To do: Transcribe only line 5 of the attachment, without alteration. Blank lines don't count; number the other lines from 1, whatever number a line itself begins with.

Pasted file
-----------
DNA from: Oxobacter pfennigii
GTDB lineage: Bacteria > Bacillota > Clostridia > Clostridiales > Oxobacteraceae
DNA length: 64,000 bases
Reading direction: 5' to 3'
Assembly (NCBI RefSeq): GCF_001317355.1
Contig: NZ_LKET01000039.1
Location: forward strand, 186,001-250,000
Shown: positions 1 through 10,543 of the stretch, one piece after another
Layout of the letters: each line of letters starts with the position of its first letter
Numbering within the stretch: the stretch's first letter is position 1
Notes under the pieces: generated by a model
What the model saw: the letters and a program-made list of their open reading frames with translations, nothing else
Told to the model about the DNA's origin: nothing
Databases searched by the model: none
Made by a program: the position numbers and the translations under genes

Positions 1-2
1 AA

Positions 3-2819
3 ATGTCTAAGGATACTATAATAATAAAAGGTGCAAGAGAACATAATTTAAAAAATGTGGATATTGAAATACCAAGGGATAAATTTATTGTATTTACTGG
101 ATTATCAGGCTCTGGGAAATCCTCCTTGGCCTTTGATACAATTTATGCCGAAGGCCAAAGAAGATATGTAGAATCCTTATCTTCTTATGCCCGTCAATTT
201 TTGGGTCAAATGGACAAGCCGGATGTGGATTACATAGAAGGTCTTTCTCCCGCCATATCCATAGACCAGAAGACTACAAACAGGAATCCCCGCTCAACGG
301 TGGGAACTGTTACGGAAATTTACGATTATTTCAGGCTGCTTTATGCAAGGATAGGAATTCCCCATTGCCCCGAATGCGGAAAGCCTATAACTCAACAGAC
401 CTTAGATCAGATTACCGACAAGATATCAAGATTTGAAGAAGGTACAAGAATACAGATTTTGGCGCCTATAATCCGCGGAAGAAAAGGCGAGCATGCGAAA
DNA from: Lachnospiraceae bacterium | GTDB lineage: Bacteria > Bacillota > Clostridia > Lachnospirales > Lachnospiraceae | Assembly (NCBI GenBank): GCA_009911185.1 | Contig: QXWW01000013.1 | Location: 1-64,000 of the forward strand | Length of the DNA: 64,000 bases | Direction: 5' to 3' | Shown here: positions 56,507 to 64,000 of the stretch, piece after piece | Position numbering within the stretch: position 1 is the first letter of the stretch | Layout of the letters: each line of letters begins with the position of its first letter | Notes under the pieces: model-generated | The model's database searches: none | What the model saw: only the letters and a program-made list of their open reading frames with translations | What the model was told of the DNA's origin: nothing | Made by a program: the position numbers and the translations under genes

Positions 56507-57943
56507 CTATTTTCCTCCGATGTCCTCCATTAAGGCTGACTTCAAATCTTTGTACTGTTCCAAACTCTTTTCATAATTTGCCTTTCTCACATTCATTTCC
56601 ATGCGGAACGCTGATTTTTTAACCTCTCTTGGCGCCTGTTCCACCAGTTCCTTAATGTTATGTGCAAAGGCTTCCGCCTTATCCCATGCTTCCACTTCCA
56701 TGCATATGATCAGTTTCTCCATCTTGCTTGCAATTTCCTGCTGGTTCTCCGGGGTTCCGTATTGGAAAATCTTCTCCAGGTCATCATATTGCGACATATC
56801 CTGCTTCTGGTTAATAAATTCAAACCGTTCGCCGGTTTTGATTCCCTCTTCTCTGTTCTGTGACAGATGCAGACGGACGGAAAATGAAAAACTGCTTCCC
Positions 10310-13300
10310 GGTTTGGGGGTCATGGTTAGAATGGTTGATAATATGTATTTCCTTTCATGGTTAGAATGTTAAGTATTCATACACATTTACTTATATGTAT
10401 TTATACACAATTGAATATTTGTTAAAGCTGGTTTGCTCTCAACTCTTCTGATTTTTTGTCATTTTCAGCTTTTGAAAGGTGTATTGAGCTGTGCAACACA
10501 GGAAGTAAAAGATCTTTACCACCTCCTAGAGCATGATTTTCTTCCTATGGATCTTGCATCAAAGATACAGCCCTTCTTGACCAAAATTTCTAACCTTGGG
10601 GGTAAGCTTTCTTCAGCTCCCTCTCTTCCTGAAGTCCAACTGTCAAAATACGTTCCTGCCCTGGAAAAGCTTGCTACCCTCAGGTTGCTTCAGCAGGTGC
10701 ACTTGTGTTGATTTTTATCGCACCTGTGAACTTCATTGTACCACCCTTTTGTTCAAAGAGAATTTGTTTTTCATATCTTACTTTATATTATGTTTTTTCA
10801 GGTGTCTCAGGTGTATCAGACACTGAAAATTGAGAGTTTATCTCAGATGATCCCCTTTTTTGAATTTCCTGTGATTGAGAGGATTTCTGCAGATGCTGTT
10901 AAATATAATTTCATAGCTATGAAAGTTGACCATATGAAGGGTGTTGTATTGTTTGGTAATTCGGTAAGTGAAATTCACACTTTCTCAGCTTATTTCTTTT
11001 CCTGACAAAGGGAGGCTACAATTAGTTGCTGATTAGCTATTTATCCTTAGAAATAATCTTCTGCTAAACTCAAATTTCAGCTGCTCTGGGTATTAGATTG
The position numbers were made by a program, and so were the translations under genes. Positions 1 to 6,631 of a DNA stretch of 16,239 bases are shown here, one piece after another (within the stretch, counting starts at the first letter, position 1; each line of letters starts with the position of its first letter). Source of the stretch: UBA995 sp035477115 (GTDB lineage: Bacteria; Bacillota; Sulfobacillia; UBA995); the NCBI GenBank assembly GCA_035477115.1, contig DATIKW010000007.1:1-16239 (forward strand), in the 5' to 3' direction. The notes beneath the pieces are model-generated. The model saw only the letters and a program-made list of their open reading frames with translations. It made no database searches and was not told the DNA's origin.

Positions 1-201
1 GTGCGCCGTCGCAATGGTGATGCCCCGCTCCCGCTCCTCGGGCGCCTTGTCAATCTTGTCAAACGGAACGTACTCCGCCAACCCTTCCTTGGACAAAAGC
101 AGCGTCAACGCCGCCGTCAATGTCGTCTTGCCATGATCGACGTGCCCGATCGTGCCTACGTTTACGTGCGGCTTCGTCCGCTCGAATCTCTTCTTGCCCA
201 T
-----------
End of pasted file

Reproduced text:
Assembly (NCBI RefSeq): GCF_001317355.1